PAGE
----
Polyakova: So one of the things you’ve said often is that you really see yourself as a volunteer and that it’s your job to learn from the communities on the ground. I think that’s what’s made World Central Kitchen really unique compared to multilateral or government-run institutions that are much slower often, they’re not there as quickly, and they’re not as plugged into the local communities. So in terms of what you’ve learned from the communities in Ukraine that you just talked about, and the Ukrainian people and the kind of resilience that I’m sure you see in Ukraine and elsewhere, is there one thing that stands out in your mind, a person who you may have interacted with, a family that represents the experience of Ukraine to you?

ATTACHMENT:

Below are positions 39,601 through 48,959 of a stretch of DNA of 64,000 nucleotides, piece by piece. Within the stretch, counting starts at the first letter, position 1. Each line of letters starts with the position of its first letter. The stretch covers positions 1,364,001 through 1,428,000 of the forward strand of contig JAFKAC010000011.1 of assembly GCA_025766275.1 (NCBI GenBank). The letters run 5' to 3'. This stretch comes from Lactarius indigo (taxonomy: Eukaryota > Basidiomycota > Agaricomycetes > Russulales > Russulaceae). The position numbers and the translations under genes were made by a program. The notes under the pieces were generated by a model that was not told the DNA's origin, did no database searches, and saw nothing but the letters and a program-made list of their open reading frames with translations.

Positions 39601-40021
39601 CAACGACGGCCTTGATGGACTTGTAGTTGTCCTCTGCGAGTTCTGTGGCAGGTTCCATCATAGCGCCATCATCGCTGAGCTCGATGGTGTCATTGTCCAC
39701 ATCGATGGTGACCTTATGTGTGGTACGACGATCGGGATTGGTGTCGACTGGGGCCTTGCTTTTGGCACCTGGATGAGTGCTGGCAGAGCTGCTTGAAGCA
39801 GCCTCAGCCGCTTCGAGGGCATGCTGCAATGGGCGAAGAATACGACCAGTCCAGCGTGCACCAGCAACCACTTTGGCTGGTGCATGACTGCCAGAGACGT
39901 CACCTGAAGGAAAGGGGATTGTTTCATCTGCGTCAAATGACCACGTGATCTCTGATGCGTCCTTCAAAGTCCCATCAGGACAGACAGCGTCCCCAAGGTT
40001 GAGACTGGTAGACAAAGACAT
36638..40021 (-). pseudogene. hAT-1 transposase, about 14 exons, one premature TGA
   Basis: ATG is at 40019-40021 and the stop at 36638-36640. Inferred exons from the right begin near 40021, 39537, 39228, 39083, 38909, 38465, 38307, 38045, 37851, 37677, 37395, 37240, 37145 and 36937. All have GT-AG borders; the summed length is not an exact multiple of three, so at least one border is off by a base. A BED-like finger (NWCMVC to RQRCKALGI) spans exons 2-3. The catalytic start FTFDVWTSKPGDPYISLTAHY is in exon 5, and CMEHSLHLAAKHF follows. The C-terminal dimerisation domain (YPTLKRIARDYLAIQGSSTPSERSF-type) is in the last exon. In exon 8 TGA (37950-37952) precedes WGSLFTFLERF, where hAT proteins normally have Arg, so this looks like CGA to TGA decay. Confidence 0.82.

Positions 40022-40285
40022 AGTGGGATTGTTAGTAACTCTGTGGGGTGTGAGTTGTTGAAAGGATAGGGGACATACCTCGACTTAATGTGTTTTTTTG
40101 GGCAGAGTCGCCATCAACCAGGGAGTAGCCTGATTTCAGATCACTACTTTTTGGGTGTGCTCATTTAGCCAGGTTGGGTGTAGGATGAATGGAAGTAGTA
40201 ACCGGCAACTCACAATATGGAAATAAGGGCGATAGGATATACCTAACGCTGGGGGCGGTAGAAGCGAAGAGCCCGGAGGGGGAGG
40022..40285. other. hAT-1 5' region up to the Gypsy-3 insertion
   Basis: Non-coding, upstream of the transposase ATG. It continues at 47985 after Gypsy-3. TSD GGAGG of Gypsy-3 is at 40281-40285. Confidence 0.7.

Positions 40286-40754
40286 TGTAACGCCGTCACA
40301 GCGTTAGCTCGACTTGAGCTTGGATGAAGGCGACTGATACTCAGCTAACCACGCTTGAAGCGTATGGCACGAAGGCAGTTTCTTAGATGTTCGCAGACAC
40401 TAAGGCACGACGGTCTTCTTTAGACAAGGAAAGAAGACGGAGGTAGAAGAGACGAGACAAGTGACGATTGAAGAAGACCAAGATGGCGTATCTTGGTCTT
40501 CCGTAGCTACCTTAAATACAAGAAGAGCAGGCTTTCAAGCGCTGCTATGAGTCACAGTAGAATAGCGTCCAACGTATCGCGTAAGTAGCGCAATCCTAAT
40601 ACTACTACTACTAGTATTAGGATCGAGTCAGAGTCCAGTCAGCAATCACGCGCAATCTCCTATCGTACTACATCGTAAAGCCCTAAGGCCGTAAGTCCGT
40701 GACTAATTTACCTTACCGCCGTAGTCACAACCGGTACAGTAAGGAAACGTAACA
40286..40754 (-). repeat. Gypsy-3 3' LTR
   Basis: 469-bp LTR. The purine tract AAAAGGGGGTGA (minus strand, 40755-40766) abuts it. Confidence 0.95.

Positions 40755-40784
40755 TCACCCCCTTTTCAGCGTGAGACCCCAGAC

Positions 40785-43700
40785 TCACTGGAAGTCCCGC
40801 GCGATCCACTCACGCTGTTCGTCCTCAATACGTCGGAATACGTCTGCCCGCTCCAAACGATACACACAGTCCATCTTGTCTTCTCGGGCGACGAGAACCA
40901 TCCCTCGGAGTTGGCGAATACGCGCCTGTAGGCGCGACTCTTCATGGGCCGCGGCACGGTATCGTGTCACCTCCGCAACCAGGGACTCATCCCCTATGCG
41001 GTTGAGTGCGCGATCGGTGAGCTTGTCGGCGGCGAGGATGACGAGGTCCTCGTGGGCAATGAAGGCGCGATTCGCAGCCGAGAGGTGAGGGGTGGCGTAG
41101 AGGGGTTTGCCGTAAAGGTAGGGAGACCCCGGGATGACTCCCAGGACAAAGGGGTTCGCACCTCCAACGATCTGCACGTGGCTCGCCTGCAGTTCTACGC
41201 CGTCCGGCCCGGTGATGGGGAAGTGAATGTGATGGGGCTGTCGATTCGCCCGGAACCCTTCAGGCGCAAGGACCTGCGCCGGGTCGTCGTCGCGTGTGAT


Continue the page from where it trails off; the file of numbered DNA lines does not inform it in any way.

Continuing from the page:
Andrés: Well, it is hundreds of individuals. But with World Central Kitchen it will be Yulia Stefanenko. She’s no longer with us in the day-to-day even though she’s still working, but she was the one that very much became the director of World Central Kitchen. And she is the example of a Ukrainian that’s highly adaptable, highly prepared, and that Ukrainians welcome us with open arms. Sometimes when you go to some emergencies, for different reasons that are easy to understand why, but people usually sometimes they push you out. People are proud, rightfully so. But in the case of Ukrainians, yes, they’re proud, but also they welcome you, and they understand they need help. And they make you even if anything more successful. Probably Minister Kamyshin right now, who is a person we met early on, he was running the Ukrzaliznytsia. This is the railway of Ukraine. Those trains under war, they’ve been running almost on time, 95% of the time. Now, I don’t understand how. And right now Minister Kamyshin who was a person that was helping refugees, moving food, probably moving weapons. I mean, without Ukrzaliznytsia Ukraine wouldn’t be in the situation it is right now. And right now he’s the Minister of kind of new new systems and weapons to defend Ukraine. So those two individuals to me are people that really impressed me. But you will see many Ukrainians in different parts of government or civil society that are doing unbelievable work all across Ukraine.